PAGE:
The Michener Award is given each year to a Canadian newspaper that can demonstrate that its coverage of an important issue in its community or province led to real change. Lindsay's dogged reporting last year on the closure of group homes for people with developmental disabilities did exactly that. By the time the dust settled this past January, the cabinet minister responsible for Community Living B.C. had resigned, the CEO of the agency had been fired, $40 million in new money had been found and the B.C. government had pledged to stop closing group homes.
Happy ending? More or less. But dozens of people lost their group homes before the government backed down, and they're not going to get their placements back. For better or worse, they're in private homes now. Some are no doubt very happy with that, because they didn't need the structure of a group home and will thrive in more of an independent setting. But others had been very happy where they were living, and it's damn cruel that they and their families had to endure the trauma of being wrenched away from familiar places and faces in homes that some of them had lived in for 20 years or more. Here's an archive of my blogs from 2010-2011 on this subject, and you can find Lindsay's stories and more here.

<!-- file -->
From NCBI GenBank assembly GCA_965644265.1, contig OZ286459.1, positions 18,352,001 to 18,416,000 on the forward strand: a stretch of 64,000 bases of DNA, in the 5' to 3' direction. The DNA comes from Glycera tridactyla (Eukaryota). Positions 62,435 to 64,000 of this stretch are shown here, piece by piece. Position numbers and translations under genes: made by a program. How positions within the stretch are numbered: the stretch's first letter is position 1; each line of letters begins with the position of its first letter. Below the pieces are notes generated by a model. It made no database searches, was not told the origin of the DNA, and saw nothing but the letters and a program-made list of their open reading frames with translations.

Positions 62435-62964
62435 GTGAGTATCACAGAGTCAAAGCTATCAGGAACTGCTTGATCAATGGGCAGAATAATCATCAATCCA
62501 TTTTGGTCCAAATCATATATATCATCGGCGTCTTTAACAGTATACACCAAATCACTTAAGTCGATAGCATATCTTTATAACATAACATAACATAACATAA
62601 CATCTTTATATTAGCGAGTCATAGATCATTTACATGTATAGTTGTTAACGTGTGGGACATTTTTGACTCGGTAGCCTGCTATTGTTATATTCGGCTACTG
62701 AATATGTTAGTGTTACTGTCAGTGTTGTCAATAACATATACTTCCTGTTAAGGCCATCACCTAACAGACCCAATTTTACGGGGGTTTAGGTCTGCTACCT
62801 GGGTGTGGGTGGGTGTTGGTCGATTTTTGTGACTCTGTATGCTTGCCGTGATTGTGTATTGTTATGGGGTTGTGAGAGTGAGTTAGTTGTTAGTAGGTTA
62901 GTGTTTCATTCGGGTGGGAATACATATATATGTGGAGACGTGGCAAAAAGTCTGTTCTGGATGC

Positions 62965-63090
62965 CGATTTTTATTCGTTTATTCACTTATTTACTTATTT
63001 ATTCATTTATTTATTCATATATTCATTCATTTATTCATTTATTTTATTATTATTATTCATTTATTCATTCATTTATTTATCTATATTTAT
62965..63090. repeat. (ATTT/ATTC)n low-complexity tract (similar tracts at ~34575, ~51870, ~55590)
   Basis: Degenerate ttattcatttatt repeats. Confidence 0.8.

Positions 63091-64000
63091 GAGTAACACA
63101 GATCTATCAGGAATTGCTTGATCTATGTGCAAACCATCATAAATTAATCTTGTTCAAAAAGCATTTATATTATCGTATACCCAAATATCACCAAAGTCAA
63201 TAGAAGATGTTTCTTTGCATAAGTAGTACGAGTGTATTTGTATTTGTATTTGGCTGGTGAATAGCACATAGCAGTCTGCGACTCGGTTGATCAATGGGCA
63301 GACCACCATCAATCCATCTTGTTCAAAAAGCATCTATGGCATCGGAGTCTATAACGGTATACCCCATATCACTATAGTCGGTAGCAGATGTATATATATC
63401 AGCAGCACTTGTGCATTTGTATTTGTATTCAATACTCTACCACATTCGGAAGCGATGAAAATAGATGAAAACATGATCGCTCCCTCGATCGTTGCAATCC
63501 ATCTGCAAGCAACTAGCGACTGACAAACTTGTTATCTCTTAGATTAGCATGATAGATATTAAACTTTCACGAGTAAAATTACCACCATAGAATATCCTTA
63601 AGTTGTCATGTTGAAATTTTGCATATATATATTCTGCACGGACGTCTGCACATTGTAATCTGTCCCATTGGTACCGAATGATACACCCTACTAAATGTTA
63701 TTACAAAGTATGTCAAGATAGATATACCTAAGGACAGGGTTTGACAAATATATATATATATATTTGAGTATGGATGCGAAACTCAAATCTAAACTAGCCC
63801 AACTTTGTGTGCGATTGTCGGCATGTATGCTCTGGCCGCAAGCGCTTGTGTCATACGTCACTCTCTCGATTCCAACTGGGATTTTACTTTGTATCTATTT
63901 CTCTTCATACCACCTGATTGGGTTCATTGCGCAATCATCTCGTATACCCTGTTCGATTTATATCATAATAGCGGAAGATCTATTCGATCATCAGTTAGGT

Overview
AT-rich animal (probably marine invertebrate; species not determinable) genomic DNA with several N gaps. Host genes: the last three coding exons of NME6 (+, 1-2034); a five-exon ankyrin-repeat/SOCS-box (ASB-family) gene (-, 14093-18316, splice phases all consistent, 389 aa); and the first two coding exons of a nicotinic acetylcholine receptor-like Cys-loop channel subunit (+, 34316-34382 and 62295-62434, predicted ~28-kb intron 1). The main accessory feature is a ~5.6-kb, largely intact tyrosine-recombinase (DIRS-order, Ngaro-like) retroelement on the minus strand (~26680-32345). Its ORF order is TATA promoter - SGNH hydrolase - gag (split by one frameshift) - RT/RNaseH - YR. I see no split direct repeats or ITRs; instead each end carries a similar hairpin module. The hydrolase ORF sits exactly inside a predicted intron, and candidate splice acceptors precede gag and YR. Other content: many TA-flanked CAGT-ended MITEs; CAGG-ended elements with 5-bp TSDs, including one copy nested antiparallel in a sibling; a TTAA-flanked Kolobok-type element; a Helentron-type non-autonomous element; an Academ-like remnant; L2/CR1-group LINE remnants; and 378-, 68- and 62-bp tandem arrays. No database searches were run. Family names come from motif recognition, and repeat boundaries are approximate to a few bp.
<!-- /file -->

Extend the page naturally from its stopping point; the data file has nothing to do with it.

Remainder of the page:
Still, let's celebrate the moment. Lindsay did a heck of a job by staying on this story for more than a year. The Times Colonist was the first B.C. newspaper to give significant publicity to the issue of group-home closures, and the only one that provided prolonged coverage. And the Michener judges noticed. Credit is also due to the plucky activist group MOMS, which worked hard to keep this issue alive and helped identify many families willing to talk to media.
Given the up-and-down history of community living supports in B.C. over the last five decades, I fear this won't be the last time a public campaign will need to be waged on behalf of families and advocates of people with developmental disabilities. But at least the good guys won this time.